India does not believe in adopting a ‘one-size-fits-all model’, we have a hybrid approach towards regulating tech”: MoS Rajeev Chandrasekhar

BY | Thursday, 7 December, 2023

Union Minister of State for Skill Development & Entrepreneurship and Electronics & IT, Rajeev Chandrasekhar, participated in a fireside chat with Evan Feigenbum at the Global Technology Summit 2023 on December 6, informed the PIB. During the conversation, the Minister discussed India’s aspirations to leverage emerging technologies and AI to create an environment conducive to innovation, good governance, and propelling the digital economy towards the envisioned 1 Trillion dollars by PM Narendra Modi.

“We consider AI to be a kinetic enabler of our digital economy. This perspective is particularly important as we step into the GPAI summit in Delhi on the 12th, 13th, and 14th. We are also preparing for the Korea Safety Summit scheduled for May 2024. It is crucial that, during these next six months, countries and governments around the world align towards establishing a common protocol or framework for AI. From our perspective, the digital economy is projected to constitute 20% of our GDP by 2026. Currently, we stand at 11%, a significant jump from 4% in 2014. So, the Internet and all of these emerging technologies are not just academic or just about innovation; they’re about real value addition to the economy—real jobs, real income, and the creation of genuine wealth,” said Chandrasekhar.

The Minister spoke on India’s approach to AI, emphasizing its role in transforming lives and enhancing good governance. He stated that India’s focus lies in the practical application of AI, highlighting the Prime Minister’s belief in the transformative power of technology to enhance people’s lives and improve government efficiency across regions, from the Northeast to the South, North, and West.

“AI will play a significant role in shaping healthcare, agriculture, education, skilling, security, and promoting inclusion through language translation over the next decade. Recognizing the constraint in our capacity, especially in training large, multi-parameter models, we are actively working on a comprehensive strategy to build the necessary capabilities. This includes developing real GPU capacity in both the public and private sectors,” said Chandrasekhar.

Recalling his experience at the Bletchley Summit in the UK, the Minister noted that it was an important milestone for 28 governments to sit down and, over the three days, and talk about AI. This, according to the Minister, aligned with India’s stance since 2021, emphasizing the need for discussions as India navigate new, powerful, and emerging technologies. “As we look at innovation and aim to expand the digital economy using these technologies, a conversation about guardrails becomes equally important. Over the last two and a half years, we have consistently emphasized safety and trust as crucial guardrails in technology, they are our fundamental principles. Therefore, it was satisfying to observe that the dominant conversations in Bletchley Park were about safety and trust in AI. I want to make it clear that India’s position is not to overtly demonize AI by solely viewing it through the prism of safety and trust. We consider AI to be the biggest and most significant invention of our times,” stated Chandrasekhar.

While speaking about India’s approach towards regulating AI and technology, Chandrasekhar said, “For the first time, we are transitioning from the abstract concept of self-regulation and diffuse responsibility for safety and trust to legally holding platforms accountable for these principles. This marks a significant step forward. Currently, we face some versions of AI challenges, particularly in dealing with social media and the general toxicity of the Internet. We are addressing misinformation, deepfakes, and other issues in a manner consistent with our three guardrails and principles.”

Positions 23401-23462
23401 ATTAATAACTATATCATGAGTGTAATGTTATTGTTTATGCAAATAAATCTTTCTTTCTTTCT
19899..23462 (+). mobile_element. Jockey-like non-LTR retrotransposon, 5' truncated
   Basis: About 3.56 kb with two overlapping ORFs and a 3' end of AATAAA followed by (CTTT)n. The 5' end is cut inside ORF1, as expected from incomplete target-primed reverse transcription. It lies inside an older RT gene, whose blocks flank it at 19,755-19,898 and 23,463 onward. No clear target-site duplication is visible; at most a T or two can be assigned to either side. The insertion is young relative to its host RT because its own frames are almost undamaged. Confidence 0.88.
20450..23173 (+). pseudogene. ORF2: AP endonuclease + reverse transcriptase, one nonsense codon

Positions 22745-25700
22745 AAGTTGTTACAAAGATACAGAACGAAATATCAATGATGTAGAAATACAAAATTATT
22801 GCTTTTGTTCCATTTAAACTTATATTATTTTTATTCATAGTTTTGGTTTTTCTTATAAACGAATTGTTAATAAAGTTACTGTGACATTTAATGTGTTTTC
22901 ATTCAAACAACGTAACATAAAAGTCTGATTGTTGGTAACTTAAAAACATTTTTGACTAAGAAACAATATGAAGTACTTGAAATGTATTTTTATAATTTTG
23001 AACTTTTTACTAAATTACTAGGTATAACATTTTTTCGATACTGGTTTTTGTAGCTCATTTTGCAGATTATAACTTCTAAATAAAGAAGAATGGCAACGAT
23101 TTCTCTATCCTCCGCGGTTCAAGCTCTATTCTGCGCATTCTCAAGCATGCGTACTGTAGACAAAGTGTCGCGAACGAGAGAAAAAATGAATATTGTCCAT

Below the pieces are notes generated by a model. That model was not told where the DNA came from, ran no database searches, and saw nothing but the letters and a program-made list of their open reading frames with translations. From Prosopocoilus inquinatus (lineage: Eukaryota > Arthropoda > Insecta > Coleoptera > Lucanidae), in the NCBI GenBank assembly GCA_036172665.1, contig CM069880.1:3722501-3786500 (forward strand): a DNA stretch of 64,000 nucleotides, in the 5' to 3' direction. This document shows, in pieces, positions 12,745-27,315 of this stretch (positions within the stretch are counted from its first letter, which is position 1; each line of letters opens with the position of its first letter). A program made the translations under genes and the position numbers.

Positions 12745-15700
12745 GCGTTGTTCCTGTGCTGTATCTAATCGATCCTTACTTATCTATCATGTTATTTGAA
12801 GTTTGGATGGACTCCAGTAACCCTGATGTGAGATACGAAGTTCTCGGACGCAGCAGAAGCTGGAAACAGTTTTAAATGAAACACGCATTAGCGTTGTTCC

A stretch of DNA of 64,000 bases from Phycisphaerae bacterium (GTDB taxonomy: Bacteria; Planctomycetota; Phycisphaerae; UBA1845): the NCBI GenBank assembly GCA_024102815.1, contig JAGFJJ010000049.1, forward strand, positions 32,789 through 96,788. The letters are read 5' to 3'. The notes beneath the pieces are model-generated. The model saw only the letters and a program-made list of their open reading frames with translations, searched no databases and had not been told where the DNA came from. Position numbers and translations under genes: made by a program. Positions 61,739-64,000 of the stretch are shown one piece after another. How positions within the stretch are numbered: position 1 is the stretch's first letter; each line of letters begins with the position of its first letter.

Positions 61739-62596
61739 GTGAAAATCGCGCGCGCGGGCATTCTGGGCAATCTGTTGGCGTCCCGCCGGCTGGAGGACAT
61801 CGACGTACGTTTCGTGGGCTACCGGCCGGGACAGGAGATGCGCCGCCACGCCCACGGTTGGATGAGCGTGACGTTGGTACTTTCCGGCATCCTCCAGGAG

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“There is also no one-size-fits-all model to adopt. Neither the European model nor the American model works for us. We are striving to demonstrate that there is a hybrid approach, balancing the U.S. model of letting the market regulate with the European model of prioritizing citizens’ rights. We aim to create a framework that fosters innovation while safeguarding the rights of every citizen, ensuring the Internet is a safe and trusted space for all,” asserted the Minister.

In the closing segment, the Minister addressed questions regarding India’s semiconductor journey, stating that the country is swiftly making up ground after several missed opportunities spanning the past 70 years.

“It started in January 2022 — Our policies outlines that we aim to be in manufacturing, which is the holy grail of semiconductors. Equally important to manufacturing, we consider packaging and packaging innovation as significant areas for us to develop capabilities in India for the next decade. In design, we firmly believe that existing legacy chip families, whether they are x86 or ARM, will be replaced with much more functional, AI-optimized devices in the future,” said Chandrasekhar. The Minister also mentioned that a whole new market is emerging, as NVIDIA has emphatically shown, for devices that will power products and platforms globally. In terms of talent, India is enhancing the entire spectrum of research, talent design, packaging, and fabrication over the last two years.

“I am pleased to report that we are almost catching up for 70 years of neglect in the semiconductor industry. Historically, we haven’t done much in the country regarding semiconductors, but in the last two years, we have made rapid progress,” remarked Rajeev Chandrasekhar.

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